• isellhondasisellhondas Issaquah WashingtonPosts: 20,225
    Engine Overhaul in a can!

    I remember. You removed the spark plugs and put the pea sized pellets in the holes. Then you poured the can of gunk into the oil!

    You could save HUNDREDS of dollars that way!
  • Mr_ShiftrightMr_Shiftright Sonoma, CaliforniaPosts: 64,490
    I'm waiting for ORGANIC automotive additives...we are about ready for this, aren't we, I mean, as a people? NATUR-OIL.......ECO-HOSES....ENVIRO-BRAKE PADS.....
  • carnut4carnut4 Posts: 574
    to come from the Berkeley-Oakland area. Having gone to school there in the late sixties, I can just see a little shop on Telegraph Ave, close to the UC campus. Subaru owners would get big discounts...
  • Mr_ShiftrightMr_Shiftright Sonoma, CaliforniaPosts: 64,490
    Yes, Save the Earth, buy a $35,000 Volvo Turbo 4X4 wagon....
  • fezofezo Manahawkin, NJPosts: 10,357
    You are on to something here! With the right marketing there is a fortune in this! "This brake pads are made of 100% compressed coconut shell..."

    I just caught this topic - yeah, MArvel Mystery Oil may have been a gimmick, but you gotta admit - the can looked great!
    2013 Mazda 5 Grand Touring, 2010 Toyota Prius IV. 2007 Toyota Camry XLE, 2004 Toyota Camry LE, 1999 Mazda Miata
  • carnut4carnut4 Posts: 574
    might make a great radiator stop-leak. A bonus gift would be the hood-mounted pinwheel, in your choice of 5 natural colors
  • dweezildweezil Posts: 271
    produced on a commune with cruelty free bees in a recyclable container. Don't know if it works, just keep repeating the chant printed on the can and.......what are you doing driving a CAR anyway when you can take PUBLIC TRANSPORTATION YOU CAPITALIST PIGS?
  • dweezildweezil Posts: 271
    only joking, I hope!!
  • Mr_ShiftrightMr_Shiftright Sonoma, CaliforniaPosts: 64,490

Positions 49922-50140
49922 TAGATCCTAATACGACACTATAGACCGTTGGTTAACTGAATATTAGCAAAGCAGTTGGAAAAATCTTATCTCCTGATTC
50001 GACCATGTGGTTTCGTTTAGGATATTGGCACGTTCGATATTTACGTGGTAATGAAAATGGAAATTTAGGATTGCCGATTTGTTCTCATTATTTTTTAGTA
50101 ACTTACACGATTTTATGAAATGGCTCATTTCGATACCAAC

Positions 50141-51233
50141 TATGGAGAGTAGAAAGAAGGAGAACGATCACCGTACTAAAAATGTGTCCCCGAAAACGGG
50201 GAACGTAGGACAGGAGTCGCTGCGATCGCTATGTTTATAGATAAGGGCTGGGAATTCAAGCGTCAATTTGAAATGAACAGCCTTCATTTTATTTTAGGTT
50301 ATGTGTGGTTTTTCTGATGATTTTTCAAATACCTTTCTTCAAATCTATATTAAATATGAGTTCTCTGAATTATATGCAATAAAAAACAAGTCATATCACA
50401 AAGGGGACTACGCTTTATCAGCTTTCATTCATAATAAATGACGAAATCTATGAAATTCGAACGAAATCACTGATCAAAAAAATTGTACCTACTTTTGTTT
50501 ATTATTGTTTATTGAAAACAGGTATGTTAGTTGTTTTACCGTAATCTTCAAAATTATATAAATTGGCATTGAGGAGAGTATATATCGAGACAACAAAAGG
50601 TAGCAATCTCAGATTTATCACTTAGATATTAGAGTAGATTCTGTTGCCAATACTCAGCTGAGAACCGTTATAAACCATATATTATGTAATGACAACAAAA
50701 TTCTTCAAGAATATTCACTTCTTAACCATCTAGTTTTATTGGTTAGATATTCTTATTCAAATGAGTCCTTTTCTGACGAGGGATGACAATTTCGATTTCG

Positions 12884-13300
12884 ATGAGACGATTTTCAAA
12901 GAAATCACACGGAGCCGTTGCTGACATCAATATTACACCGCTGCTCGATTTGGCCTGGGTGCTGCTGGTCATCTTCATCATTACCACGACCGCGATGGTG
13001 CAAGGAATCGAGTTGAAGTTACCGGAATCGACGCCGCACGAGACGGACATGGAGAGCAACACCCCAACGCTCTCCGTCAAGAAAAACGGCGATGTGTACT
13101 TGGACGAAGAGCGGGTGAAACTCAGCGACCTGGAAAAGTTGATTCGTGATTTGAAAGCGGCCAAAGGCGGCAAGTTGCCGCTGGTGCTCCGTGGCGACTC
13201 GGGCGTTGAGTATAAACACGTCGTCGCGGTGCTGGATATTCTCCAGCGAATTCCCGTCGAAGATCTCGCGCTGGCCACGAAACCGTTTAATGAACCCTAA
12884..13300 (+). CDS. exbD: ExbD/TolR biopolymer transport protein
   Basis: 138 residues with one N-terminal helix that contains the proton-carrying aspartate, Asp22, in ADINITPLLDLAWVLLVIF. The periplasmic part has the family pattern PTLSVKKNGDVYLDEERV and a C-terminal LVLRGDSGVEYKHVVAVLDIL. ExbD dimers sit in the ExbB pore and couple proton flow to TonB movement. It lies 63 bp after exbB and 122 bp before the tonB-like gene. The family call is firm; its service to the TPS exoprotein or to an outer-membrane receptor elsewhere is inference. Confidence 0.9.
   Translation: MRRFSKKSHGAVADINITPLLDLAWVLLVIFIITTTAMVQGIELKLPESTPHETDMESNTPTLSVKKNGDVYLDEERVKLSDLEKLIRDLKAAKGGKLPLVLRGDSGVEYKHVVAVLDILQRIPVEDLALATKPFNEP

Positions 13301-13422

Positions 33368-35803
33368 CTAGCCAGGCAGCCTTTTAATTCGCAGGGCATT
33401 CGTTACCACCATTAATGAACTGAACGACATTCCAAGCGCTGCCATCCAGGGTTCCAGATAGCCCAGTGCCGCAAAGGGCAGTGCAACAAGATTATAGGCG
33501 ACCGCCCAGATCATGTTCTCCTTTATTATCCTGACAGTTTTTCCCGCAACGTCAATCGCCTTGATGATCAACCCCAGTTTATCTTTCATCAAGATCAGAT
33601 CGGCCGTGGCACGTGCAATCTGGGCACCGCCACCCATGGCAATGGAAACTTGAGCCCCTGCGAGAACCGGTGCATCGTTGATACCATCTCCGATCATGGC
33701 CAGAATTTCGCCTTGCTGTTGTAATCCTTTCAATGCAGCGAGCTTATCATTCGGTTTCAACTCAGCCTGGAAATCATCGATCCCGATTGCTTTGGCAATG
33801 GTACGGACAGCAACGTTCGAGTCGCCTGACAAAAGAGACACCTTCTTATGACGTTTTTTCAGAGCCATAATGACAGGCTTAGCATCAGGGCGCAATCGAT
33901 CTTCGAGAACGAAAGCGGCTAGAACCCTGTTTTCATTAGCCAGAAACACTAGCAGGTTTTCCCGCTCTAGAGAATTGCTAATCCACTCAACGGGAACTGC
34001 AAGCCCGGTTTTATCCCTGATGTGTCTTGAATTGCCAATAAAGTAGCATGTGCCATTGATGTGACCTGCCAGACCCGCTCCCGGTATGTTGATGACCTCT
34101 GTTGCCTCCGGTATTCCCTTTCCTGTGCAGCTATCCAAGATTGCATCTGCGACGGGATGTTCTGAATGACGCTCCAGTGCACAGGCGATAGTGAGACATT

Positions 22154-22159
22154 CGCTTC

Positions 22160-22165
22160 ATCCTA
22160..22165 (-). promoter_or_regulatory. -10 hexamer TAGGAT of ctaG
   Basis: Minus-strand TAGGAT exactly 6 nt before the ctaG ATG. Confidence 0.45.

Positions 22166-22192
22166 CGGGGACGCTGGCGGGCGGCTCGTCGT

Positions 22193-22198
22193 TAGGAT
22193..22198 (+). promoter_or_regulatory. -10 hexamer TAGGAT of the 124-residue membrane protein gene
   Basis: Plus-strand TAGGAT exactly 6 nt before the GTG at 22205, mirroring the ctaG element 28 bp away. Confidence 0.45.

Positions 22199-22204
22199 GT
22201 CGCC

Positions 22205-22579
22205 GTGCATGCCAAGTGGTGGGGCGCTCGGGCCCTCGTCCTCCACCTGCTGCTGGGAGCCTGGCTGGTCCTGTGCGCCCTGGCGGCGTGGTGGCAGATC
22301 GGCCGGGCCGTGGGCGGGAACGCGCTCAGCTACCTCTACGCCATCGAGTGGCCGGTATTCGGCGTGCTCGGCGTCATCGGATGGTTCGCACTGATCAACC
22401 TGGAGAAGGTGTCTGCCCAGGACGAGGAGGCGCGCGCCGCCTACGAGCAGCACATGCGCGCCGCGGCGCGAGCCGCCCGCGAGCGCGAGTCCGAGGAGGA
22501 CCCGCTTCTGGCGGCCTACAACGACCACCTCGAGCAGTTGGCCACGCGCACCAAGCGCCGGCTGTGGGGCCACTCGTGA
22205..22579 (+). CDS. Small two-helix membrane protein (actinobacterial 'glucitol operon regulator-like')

"capitalistic pigs" is we say "fascist insects of repression".

    Remember the organic cigarettes? Now that was unclear on the concept.

    I love automotive voodoo that "magnetizes" things....magnetism is one of those things you can't see, so what better thing to sell to someone? Like using magnets to "align" your gasolines "ions".

    Also, the little electric propeller in your air filter to "supercharge" your engine was pretty funny.

    Or the one I saw the other day....a "special oil" that (quote) "can go to places where no other oil can!".....HUH?
  • isellhondasisellhondas Issaquah WashingtonPosts: 20,225
    A buddy who was broke long ago needed to do SOMETHING to keep his radiator from leaking. He was a paycheck away from buying a used one and needed to get to work.

    An old timer suggested a few cups of Quaker Oats.

    Not only did that work but it smelled pretty good too!

    Fezo...Marvel Mystery Oil isn't a gimmick. It works!
  • carnut4carnut4 Posts: 574
    if Oatmeal works [and why not?] then all we need is a marketing scheme-like a label with a picture of Mt Shasta, claiming "only the purest soil, water, and milling conditions". Could be sold in 8oz. containers for 5 bucks a pop, and would include a page of "testimonials" about how the "puroatol" worked wonders on getting Ken Kesey's blue bus across the country--and other stories.
    I'd forgotten about Motor Honey. It's a riot to look through old Motor Trends from the early 50's, and read all those "miracle products."